A September 1999 trip
to Casablanca by Barb B
Quote: An intriguing blend of old and new, familiar and exotic, Casablanca is the largest city in Morocco and the busiest port in North Africa. Amid bustling bazaars, crowded markets and huge mosques I found Casablanca to be truly a city of romance and intrigue.
I loved Casablanca because of the striking differences: the traditional beside the most modern; towering skyscrapers beside impressive old Moorish buildings. We walked along the broad, Central Boulevard with narrow streets leading off onto tiny winding alleys. We saw women wearing veils and traditional clothing as well as the most current fashions.
Attraction | "First stop, the Central Market"
As we left the ship, the tour bus was waiting on the dock to wisk us off on a whirlwind tour of this city of intrigue and mystery. A city of nearly 4 million inhabitants, Casablanca is Morocco's largest city and a world-renowned center for trade. Originally named Anafa by the Phoenicians, the Portuguese occupied the city in 1575 and renamed it Casa Branca or White House.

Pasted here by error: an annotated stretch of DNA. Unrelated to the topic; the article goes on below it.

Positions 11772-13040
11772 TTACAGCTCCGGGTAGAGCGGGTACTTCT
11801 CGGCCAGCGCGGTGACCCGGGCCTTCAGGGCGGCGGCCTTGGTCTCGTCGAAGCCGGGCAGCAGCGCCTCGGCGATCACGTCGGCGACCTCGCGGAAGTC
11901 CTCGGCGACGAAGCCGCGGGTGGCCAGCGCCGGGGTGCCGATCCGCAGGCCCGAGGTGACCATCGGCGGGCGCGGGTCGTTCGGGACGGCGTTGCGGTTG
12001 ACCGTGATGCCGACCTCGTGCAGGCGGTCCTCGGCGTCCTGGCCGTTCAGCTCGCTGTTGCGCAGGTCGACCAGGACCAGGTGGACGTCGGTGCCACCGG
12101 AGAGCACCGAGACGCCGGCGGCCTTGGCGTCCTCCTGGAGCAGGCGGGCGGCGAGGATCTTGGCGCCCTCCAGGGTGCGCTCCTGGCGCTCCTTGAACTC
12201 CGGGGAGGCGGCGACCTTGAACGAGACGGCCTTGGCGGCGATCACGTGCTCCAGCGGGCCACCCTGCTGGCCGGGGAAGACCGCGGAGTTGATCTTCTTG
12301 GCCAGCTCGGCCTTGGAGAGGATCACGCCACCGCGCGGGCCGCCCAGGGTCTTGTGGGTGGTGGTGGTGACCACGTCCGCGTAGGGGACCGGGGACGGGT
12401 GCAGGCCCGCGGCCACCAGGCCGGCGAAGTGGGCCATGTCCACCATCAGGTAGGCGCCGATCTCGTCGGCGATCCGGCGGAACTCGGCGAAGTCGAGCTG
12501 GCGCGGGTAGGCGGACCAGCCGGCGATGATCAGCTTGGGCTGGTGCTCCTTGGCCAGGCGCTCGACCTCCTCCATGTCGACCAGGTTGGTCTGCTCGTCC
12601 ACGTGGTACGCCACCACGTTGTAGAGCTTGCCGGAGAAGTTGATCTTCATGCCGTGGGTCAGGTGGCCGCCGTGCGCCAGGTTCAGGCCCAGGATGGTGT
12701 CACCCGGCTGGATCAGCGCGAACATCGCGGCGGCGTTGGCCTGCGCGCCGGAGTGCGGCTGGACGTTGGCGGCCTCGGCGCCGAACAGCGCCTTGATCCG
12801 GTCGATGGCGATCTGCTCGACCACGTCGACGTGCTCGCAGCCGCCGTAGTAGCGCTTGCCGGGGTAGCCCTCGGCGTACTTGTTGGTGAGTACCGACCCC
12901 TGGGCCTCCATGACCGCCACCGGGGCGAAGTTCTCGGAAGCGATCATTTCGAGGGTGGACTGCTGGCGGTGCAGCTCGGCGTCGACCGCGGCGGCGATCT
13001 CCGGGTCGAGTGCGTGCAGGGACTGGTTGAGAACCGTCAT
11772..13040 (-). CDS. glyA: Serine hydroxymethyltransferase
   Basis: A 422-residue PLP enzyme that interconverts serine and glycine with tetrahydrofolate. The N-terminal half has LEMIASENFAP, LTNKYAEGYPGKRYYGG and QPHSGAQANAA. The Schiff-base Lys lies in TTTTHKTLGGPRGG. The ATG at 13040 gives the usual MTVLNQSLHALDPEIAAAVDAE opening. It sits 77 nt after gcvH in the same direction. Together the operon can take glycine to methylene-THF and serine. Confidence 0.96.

Our first stop was the Central Market. A kaleidoscope of color and charm, we viewed the every day activities of the people as we walked among the stalls, packed with spices, meats, fish and flowers. I was surprised at the number of American brand name products lining the shelves.
When I think of Morocco, sandy deserts and hot arid climates come to mind. But here in the market, I saw an enormous profusion of colorful flowers and was told that all were grown locally on farms just outside the city. Like any city market in the world, we also saw an interesting array of local street musicians and colorful characters.